When the ssadik left, the boy said to his former master, "What will be with me? I am ignorant in Torah. Can I remain this way forever? So long as poverty forced me to work, I was absolved from devoting my time to study. But now, what is stopping me?"

His master agreed, so the boy kept his savings with the man. The merchant conducted business on behalf of himself and the boy with these funds, giving the boy a generous, monthly stipend, which allowed to boy to support his parents comfortably and honorably, support himself, and hire one of the local scholars to learn with him.

With diligence, patience, enthusiasm, and devotion, he applied himself to the study of Torah. Talents which had been hidden for so long were finally disclosed and flowed like a fountain of spring water. Soon he became a talmid hacham, a renown expert, and people began referring to him as, "Rabbi Yisshak Goite," both in his presence and not in his presence.

Rabbi Yisshak continued to grow in Torah and published his work, "Sedei Yisshak," which contained his "hiddushim" on Shas.

To be continued...


"How great are your tents, Yaakov, your dwelling places, Israel"

The Alshich zs"l explains that here Bilam prophesied about the Shechinah establishing its residence among Benei Yisrael. First, "the tent," referring to the mishkan in the desert. Then, after Benei Yisrael's entry into Eress Yisrael, the mishkan was established first in Gilgal, and subsequently in Shiloh, Nov, and Givon. All these locations are included in the expression, "...your tents, Yaakov." Afterward, the Shechinah resided in the two Batei Mikdash, which were permanent structures, and are therefore referred to as, "dwelling places," as the pasuk states (Tehillim 132:5), "Dwelling places ('mishkenot') for the Strong One of Israel."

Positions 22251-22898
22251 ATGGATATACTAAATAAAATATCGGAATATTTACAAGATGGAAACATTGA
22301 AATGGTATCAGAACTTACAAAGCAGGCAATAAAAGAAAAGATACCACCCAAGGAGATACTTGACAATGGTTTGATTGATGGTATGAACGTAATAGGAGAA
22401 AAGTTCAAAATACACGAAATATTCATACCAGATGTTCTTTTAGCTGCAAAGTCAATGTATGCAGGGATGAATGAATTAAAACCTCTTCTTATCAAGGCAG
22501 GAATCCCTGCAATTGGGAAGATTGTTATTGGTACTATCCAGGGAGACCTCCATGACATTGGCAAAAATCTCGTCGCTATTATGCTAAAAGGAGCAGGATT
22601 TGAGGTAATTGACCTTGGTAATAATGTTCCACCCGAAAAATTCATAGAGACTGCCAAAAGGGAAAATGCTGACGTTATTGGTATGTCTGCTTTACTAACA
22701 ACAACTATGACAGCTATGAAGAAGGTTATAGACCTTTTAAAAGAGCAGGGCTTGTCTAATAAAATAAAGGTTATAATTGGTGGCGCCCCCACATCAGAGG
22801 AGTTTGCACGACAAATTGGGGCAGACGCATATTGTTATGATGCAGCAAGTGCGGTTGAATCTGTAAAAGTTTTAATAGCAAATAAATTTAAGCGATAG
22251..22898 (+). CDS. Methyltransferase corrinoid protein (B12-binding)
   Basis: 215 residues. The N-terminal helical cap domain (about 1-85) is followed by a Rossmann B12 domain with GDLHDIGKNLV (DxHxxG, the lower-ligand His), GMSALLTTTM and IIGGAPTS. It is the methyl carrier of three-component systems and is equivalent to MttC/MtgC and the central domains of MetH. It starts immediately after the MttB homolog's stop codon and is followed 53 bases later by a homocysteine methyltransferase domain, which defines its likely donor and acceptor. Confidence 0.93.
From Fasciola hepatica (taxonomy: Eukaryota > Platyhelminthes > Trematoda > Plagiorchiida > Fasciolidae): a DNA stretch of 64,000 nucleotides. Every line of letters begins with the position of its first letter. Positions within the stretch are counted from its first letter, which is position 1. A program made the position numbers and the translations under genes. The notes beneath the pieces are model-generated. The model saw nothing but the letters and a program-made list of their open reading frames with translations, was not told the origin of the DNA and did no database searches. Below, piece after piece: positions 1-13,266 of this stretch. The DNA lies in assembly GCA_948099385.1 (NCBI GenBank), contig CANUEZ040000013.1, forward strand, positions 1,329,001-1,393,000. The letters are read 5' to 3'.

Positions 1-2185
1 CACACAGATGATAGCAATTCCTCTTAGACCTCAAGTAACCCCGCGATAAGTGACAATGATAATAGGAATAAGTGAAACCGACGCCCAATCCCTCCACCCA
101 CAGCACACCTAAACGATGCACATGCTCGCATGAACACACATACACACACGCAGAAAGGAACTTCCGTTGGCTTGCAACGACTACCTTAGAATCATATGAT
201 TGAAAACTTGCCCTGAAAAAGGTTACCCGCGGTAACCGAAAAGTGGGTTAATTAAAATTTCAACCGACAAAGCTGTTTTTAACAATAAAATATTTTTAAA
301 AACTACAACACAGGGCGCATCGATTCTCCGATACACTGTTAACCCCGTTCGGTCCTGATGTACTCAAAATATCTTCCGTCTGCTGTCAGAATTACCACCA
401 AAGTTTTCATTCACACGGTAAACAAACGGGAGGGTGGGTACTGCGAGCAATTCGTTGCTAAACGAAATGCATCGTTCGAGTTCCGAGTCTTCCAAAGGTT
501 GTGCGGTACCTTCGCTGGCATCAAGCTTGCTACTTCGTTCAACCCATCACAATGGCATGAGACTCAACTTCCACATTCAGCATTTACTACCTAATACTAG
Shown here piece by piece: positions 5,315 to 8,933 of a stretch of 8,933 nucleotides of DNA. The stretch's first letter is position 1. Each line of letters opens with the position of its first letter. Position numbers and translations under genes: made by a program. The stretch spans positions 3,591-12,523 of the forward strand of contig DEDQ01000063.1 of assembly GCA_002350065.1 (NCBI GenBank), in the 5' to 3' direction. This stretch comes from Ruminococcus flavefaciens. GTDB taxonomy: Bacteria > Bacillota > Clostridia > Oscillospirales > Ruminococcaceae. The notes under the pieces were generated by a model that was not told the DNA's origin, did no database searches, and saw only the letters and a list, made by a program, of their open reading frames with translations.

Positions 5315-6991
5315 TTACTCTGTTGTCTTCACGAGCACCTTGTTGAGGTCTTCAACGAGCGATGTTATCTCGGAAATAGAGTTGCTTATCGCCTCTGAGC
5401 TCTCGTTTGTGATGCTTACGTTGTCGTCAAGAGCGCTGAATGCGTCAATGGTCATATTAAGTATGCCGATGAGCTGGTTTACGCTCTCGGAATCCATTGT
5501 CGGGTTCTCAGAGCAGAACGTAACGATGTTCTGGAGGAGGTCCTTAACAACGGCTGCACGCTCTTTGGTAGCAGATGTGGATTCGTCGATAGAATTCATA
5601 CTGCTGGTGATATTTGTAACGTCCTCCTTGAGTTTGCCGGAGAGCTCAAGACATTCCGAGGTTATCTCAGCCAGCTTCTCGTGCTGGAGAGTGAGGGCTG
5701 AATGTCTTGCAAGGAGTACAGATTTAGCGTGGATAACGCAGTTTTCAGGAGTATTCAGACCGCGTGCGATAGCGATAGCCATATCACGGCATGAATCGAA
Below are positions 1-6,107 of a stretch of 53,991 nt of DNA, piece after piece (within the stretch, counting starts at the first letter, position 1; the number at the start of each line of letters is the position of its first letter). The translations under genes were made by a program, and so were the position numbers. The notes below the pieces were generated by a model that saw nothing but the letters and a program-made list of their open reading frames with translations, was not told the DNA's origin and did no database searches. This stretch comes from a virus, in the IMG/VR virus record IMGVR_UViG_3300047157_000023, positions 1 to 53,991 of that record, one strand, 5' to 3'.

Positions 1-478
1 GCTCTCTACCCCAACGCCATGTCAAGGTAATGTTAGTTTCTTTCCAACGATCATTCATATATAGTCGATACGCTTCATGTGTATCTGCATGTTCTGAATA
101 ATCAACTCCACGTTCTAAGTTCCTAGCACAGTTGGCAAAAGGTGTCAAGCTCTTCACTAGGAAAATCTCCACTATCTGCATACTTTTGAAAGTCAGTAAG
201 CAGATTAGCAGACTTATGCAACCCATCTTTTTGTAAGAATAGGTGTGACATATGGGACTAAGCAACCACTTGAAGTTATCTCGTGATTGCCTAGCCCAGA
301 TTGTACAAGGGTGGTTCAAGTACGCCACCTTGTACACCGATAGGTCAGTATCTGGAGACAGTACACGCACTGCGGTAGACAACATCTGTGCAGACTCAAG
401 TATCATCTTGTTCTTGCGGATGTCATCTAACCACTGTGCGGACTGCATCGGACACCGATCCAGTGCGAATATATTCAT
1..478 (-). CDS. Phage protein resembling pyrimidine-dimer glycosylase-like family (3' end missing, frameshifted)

"Water will flow from its buckets, and his seed will be in many waters"

The Alshich continues to explain that even during the destruction, the Shechinah continues to reside among Benei Yisrael, through the Torah, which is compared to water - "'Water' refers only to Torah" (Bava Kamma 82). This is what is meant by the expression, "Water will flow from its buckets," as Torah is transmitted from the scholars who received it from their teachers to their own students." "And his seed will be in many waters" - this refers to the people who study Torah, whose numbers will rise and in whose merit the redemption will come. This is why it is said that the Moshiah will be " a poor man riding on a donkey," meaning, that the nation will have few merits, and therefore he will resemble a poor man. But he will ride on the merits of those who study Torah, as the tribe of Yissachar is compared to a donkey who bends its back to bear the burden of Torah (Bereishit 49:14) - "and its kingship will be raised" - speedily, and in our days!

"How great are your tents, Israel, your dwelling places, Israel"